Education Leadership
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The power of collaboration | Training Journal

The power of collaboration | Training Journal | Education Leadership | Scoop.it
RT @TrainingJournal: The power of #collaboration: Debbie Carter reviews TJ’s action #learning research project http://t.co/q4sjZaU0gl

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Resource for teachers

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Research Shows Students Learn Better When They Figure Things Out On Their Own

Research Shows Students Learn Better When They Figure Things Out On Their Own | Education Leadership | Scoop.it
In some instances, research illuminates a topic and changes our existing beliefs. For example, here’s a post that challenges the myth of preferred learning styles. Other times, you might hear about a study and say, “Well, of course that’s true!” This might be one of those moments.
Last year, Dr. Karlsson Wirebring and fellow researchers published a study that supports what many educators and parents have already suspected: students learn better when they figure things out on their own, as compared to being told what to do.  

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David W. Deeds's curator insight, July 12, 6:51 PM

I had already figured this out on my own. ;) Thanks to John Evans.

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The 7 questions every new teacher should be able to answer

The 7 questions every new teacher should be able to answer | Education Leadership | Scoop.it
Technology News & Innovation in K-12 Education
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I am thinking this would be a great topic for a seminar or seminars as well as coaching conversations.
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Teacher Feedback for Teacher Trainers

Teacher Feedback for Teacher Trainers | Education Leadership | Scoop.it

As a developing teacher, there are lots of courses you can do and resources that you can access to aid your development, but when you become a teacher of teachers, this often isn't the case. Feedback especially, is an area in which the door is often literally and metaphorically closed and you get little feedback yourself on this area of practice.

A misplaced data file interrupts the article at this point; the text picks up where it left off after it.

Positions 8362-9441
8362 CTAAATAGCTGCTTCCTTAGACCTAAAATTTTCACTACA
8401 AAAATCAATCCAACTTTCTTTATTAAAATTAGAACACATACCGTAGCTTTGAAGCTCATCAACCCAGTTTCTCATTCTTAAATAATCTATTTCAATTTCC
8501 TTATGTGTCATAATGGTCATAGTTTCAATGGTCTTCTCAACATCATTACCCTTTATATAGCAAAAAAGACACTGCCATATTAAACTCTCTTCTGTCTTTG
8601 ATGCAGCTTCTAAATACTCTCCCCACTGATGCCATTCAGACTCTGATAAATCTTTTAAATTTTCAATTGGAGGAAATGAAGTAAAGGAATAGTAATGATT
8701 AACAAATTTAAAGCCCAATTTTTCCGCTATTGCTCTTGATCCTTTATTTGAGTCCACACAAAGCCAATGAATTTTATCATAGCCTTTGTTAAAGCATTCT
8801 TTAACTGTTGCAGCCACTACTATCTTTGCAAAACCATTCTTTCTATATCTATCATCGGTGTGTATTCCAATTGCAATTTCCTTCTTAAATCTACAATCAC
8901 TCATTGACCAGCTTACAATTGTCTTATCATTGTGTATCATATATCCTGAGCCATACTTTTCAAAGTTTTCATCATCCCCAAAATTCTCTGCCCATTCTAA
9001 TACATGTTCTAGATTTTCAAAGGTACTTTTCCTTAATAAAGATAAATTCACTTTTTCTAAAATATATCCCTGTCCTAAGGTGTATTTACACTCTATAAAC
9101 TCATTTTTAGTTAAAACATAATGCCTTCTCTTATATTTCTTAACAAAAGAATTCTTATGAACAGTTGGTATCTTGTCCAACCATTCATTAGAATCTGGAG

Via Nik Peachey
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This blog supports an ongoing conversation about the different needs and skills for supporting teachers leaders that are working with preservice teachers. One area we are looking at as a district is how do we create systematic support or training for cooperating teachers. 
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Nik Peachey's curator insight, June 15, 1:27 AM

Useful new site for teacher trainers or those who want to be.

reuvenwerber's curator insight, June 16, 3:54 AM
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Who better to evaluate teachers than their students?

Who better to evaluate teachers than their students? | Education Leadership | Scoop.it
Who better to evaluate teachers than their students?
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This presents a strong case for engaging students in thinking about their teachers.  The author's humility and self-reflection add a strong model for how teachers might think about student feedback.
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OMG, I Can't Even: Drama, Social Skills, and the Teenage Brain - @Edutopia

OMG, I Can't Even: Drama, Social Skills, and the Teenage Brain - @Edutopia | Education Leadership | Scoop.it

"If you're teaching or raising teenagers, these sentence stems may sound familiar:

"Did you hear what she said about. . ."
"I can't believe he. . ."
"She's such a. . ."
"OMG! I'm going to die if. . ."
"Look at this chat/screenshot/Snapchat! Can you believe. . ." 


Social "drama" among teenagers is ever-present, overwhelming, and isn't going away. By better understanding the needs that teens are expressing through drama, we can support them in developing healthy skills that will serve them throughout life."


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 "Here are some of the key areas where teen brain development impacts social skills."  
     Impulse control  
     Heightened emotions  
     Decision making 

"The good news is that the teenage brain is malleable and primed to learn. This gives us a great opportunity to teach social skills, mindfulness practices, and empathy development. Honor the experience instead of judging."
     Teach social skills.  
     Don't react. Reflect. 
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Public good of the internet

Public good of the internet | Education Leadership | Scoop.it
The world of Magna Carta tells us much more about the world of today than we suppose.